Blood pressure variability (BPV) in acute ischemic stroke (AIS) may be of prognostic significance. However, methodological heterogeneity of studies may contribute to inconsistent findings, and study findings are therefore not readily comparable. We investigated study methodologies which have assessed the long-term outcomes (≥7 days) of BPV post-AIS.
The literature search was conducted in OVID Medline, Embase, The Cochrane Library, and Web of Science following a predefined search strategy. Two reviewers independently assessed study eligibility and quality, and source data were extracted.
Of 2044 studies identified, 19 observational studies and one case–control study were included; seven studies were additionally included. Twenty-two studies obtained good risk of bias ratings. Key findings were methodological heterogeneity and significant variability in the reporting of key criteria. Twenty-four studies reported intervals between blood pressure assessments; although 19 studies reported the monitoring device used, only eight studies reported the number of blood pressure measurements taken per visit. The majority measured supine blood pressure (n=13), and eight studies reported whether this was in the hemiparetic or unaffected arm. Sixteen studies defined BPV using SD and seven studies used only a single blood pressure parameter to quantify BPV. Increased BPV was associated with poorer neurological and functional outcomes, and death (n=23); other unfavorable outcomes included irregularly shaped lacunar infarcts, and impaired cognition (n=3).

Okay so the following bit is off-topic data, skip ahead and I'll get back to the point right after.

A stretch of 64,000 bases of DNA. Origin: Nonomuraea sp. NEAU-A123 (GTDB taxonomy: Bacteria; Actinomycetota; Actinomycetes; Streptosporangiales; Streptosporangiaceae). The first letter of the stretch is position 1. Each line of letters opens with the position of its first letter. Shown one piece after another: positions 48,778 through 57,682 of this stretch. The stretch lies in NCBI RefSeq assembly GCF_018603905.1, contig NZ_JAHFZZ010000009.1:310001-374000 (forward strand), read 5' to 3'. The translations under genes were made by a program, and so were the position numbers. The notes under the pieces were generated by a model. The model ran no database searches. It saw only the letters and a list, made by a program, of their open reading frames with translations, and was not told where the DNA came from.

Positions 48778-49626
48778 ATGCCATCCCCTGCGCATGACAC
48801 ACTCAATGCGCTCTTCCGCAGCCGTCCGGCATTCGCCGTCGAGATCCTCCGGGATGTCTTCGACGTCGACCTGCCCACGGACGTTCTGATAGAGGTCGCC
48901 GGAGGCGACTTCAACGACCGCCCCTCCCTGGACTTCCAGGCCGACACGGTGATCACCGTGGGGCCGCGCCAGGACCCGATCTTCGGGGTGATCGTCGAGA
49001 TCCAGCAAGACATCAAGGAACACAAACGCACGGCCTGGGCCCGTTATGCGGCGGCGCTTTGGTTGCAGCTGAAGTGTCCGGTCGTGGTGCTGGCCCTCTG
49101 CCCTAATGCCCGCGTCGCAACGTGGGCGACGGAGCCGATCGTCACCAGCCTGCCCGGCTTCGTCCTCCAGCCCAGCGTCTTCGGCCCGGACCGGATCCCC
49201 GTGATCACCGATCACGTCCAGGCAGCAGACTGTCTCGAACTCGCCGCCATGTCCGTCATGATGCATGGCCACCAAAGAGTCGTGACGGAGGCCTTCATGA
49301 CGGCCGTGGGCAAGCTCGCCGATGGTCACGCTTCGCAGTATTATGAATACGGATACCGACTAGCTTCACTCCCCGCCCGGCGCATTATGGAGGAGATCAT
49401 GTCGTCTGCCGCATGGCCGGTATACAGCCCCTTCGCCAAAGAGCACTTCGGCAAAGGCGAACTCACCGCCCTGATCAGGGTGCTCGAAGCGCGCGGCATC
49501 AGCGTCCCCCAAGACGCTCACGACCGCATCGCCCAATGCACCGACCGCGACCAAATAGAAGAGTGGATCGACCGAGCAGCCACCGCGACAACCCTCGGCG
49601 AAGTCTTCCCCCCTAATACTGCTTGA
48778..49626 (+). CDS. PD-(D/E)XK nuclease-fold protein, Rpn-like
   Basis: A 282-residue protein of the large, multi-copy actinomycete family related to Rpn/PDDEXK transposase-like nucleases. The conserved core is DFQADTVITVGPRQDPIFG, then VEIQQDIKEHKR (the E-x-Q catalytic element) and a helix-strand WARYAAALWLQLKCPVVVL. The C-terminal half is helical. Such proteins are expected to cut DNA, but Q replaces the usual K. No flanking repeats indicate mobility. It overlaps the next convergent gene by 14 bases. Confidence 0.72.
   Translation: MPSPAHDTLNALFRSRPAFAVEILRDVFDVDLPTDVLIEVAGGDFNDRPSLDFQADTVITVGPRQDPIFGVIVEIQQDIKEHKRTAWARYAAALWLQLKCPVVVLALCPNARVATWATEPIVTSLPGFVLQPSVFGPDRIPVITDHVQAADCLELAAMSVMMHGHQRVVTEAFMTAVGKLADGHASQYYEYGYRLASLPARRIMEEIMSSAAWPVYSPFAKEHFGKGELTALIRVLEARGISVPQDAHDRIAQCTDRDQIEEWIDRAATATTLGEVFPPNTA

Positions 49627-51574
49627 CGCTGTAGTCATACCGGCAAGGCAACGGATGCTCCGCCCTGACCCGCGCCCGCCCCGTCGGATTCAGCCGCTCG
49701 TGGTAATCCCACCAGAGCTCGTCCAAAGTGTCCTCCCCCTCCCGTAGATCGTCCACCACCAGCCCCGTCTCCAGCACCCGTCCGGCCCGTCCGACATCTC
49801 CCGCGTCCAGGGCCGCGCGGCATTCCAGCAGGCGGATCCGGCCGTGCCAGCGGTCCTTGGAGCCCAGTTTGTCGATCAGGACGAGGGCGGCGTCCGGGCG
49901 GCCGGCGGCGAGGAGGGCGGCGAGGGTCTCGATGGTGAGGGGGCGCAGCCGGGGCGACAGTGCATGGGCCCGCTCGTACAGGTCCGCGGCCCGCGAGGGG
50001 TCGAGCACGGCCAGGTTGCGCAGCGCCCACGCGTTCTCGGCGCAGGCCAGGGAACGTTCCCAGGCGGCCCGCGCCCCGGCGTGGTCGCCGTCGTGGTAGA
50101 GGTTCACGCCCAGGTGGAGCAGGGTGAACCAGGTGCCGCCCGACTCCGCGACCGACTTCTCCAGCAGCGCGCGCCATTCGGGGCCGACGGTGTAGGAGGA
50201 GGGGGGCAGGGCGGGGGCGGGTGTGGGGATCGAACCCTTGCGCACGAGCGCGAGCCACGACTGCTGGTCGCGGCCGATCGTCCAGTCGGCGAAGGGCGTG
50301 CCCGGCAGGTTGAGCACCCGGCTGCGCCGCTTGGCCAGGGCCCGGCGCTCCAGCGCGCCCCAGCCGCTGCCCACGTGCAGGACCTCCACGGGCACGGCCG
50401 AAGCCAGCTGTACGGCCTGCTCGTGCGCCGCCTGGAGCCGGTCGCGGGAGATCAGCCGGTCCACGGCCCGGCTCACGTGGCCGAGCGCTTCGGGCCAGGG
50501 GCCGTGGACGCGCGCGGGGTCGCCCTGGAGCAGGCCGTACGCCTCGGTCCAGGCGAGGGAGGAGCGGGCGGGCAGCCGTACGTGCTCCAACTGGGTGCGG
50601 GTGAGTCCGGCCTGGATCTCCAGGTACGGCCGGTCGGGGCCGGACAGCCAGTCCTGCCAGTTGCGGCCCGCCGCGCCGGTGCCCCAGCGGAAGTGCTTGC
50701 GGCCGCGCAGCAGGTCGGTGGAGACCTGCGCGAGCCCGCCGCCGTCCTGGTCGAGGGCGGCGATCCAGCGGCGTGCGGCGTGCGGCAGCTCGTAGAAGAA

Methodological heterogeneity is frequently observed in studies, primarily because of incomplete study reporting. However, increased BPV is associated with adverse long-term outcomes. There is a need for prospective studies investigating BPV post-AIS to report full methodologies according to standardized criteria.
aDepartment of Cardiovascular Sciences
bNIHR Leicester Biomedical Research Centre, University of Leicester
cUniversity Hospitals of Leicester, NHS Trust, Leicester Royal Infirmary Square, Leicester, UK
Correspondence to Karen O.B. Appiah, MSc, Department of Cardiovascular Sciences, College of Life Sciences, University of Leicester, Robert Kilpatrick Clinical Sciences Building, Leicester, Leicestershire LE2 7LX, UK E-mail: email@example.com
Received December 21, 2018
Accepted January 20, 2019